Ban lifted on Rayner trial, including prison tapes
Rayner's DNA appeared in databank due to conviction for sexual assault of niece
A Charlottetown judge has lifted the publication ban at the first-degree murder trial of John David Rayner, allowing the media to report that Rayner became the prime suspect in Chrystal Beairsto's slaying after his DNA popped up on a national databank.
Police allege that Rayner's DNA matched DNA found at the Beairsto crime scene, specifically on rope used to tie the 23-year-old woman's hands behind her back.
Until Supreme Court Justice Wayne Cheverie reversed the publication ban on Tuesday, the media had only been able to report on a single hour-longinterview Rayner did with police a few months before he was charged with first-degree murder—just one of 22 hours of videotaped interviews.
In the other tapes, whose contents can now be revealed, the police accuse Rayner at one point of revealing details about the slaying to a fellow inmate that only the killer could know; Rayner denies it. At another point, the police bring up abuse Rayner suffered as a child and allege it has a bearing on Beairsto's slaying.
The judge didn't say why he lifted the ban that had covered most of the proceedings during the five-day-old trial, which doesn't have a jury. The Guardian newspaper had filed papers with the court last week, indicating it would be challenging Cheverie's ban.
Alleged jailhouse confession 'bullshit,' Rayner says
Three police videotapes have been shown in court, two of them conducted while Rayner was behind bars in Ontario for the sexual assault of his niece.
The third interview— which lasted six hours— was done at Charlottetown police headquarters when Rayner was arrested and charged for murder on Dec. 9, 2005.
During that interview, police told Rayner he had slipped up while behind in prison. They told him he had spoken with an inmate about the Beairsto murder and shared details only the killer would know — specifically, details about the scene of the crime and the way Beairsto was left to die.
"That's bullshit! That's bullshit!" Rayner shouted back at the investigators.
Rayner told the investigators he could not wait to go to court so he could prove his innocence.
Childhood abuse bred compassion, Rayner counters
At one point,officers suggest that something happened with Beairsto that triggered a flashback, that situation got out of hand, and before he knew what happened, Beairsto was dead. Then he panicked and ran, the police suggested.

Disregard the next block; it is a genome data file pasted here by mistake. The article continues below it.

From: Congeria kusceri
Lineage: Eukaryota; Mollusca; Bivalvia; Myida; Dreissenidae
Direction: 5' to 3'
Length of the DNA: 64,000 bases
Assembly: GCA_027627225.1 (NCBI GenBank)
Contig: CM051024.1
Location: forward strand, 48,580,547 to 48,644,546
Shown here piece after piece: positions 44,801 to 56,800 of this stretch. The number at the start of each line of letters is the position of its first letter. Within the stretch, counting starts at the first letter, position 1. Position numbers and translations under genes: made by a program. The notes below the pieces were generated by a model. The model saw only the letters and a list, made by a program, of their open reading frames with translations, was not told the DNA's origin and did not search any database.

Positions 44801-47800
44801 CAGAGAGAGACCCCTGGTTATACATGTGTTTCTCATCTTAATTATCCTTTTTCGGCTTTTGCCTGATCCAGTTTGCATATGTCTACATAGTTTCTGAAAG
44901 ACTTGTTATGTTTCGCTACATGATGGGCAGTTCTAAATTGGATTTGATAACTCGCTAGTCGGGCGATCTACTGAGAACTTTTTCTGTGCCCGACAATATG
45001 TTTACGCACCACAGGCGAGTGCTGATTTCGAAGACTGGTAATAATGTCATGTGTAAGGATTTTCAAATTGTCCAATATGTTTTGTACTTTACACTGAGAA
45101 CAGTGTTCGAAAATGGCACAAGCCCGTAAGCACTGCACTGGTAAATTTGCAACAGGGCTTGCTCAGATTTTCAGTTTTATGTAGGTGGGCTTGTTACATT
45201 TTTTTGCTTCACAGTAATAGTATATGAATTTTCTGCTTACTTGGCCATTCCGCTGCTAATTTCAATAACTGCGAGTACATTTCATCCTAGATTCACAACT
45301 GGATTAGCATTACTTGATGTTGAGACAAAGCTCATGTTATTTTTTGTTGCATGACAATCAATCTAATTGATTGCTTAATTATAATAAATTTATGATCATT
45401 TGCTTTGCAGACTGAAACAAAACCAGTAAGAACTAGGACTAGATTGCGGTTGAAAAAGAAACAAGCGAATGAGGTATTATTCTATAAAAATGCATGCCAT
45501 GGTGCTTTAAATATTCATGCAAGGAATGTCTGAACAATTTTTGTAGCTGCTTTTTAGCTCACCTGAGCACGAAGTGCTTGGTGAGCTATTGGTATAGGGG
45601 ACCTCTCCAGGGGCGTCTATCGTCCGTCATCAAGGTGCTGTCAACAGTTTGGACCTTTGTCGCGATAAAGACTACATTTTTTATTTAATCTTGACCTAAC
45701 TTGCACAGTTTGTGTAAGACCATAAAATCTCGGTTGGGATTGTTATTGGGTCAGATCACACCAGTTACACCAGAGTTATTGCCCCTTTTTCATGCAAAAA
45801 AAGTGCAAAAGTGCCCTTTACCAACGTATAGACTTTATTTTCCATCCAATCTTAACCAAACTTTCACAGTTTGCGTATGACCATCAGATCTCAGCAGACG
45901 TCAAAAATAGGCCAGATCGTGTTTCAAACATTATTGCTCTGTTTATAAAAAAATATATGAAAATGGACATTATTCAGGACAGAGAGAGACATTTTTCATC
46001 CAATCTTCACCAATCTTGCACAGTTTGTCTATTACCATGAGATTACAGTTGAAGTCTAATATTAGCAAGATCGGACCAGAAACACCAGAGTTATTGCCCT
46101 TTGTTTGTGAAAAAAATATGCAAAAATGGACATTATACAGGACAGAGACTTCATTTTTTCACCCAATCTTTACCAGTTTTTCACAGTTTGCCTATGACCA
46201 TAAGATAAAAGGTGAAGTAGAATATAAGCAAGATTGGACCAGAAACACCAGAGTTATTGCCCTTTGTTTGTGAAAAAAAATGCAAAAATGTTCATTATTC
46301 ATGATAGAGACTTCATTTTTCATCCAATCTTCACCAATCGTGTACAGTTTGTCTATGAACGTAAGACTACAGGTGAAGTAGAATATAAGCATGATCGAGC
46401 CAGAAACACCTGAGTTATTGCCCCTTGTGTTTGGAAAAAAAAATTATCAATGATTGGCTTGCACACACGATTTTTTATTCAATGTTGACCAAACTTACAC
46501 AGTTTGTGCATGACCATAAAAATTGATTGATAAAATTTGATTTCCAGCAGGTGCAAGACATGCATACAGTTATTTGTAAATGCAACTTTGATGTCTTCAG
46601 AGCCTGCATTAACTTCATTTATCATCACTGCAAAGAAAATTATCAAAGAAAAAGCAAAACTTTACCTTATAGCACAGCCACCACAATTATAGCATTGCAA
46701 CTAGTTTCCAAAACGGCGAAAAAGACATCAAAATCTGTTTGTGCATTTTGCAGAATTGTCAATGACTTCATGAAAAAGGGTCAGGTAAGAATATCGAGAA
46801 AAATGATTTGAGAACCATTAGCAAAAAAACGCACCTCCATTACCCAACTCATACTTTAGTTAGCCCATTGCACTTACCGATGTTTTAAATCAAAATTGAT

"What happened to you as a child, has bred in you anger," said one investigator.
"No, it's bred in me compassion," Rayner replied.
He said he didn't like to think about how people died. "It gives me the willies.It's disgusting."
Had sex with niece out of revenge, Rayner says
On the tape, the officers accuseRayner of having sex with Beairsto beforekilling her. Raynerdenied that as well, saying he wasnot interested in girls andlikes guys.
Rayner told police he thought the reason he likes men is becauseof the abuse by theolder male relative.
Rayner said he told his sister, but she didn't do anything — so he laterhad sex with his sister's daughter out of revenge.
Rayner said he then told his sister, but she didn't do anything about it, so he figured he hadn't done anything wrong.
"I thought sex with anybody or anything was normal," he told investigators.
Rayner's niece eventuallypressed charges, and he was sentenced to 16 months for sexual assault. Rayner told investigators in jail he realized what happened to him was not normal.
"I'm ashamed I hurt someone like that. I swore I'd never hurt anyone else. I never did. I never will," he told police interviewing him.
He also told them thatfrom the age of 16 up until his 30s, he had sex with men for money. He kept moving from province to province, he said, because he didn't want his parents to know.
On the day he was to be released from jail for the assault on his niece, police arrested him for Beairsto's slaying. They brought him to the Charlottetown police station and questioned him for six hours.
In the interviews, Rayner adamantly denied hurting Beairsto, but his memory seemed to change from interview to interview.
In one, he told police he doesn't know whether he saw Beairsto that day. In another, he steadfastly insisted he did not. He said he recalled where he was, and who he was with, and was prepared to prove it in court.
"You can't sit there and deny and deny and deny," said Const. Arnold Murphy.
"Just watch me," Rayner replied.
The trial is to continue Wednesday morning.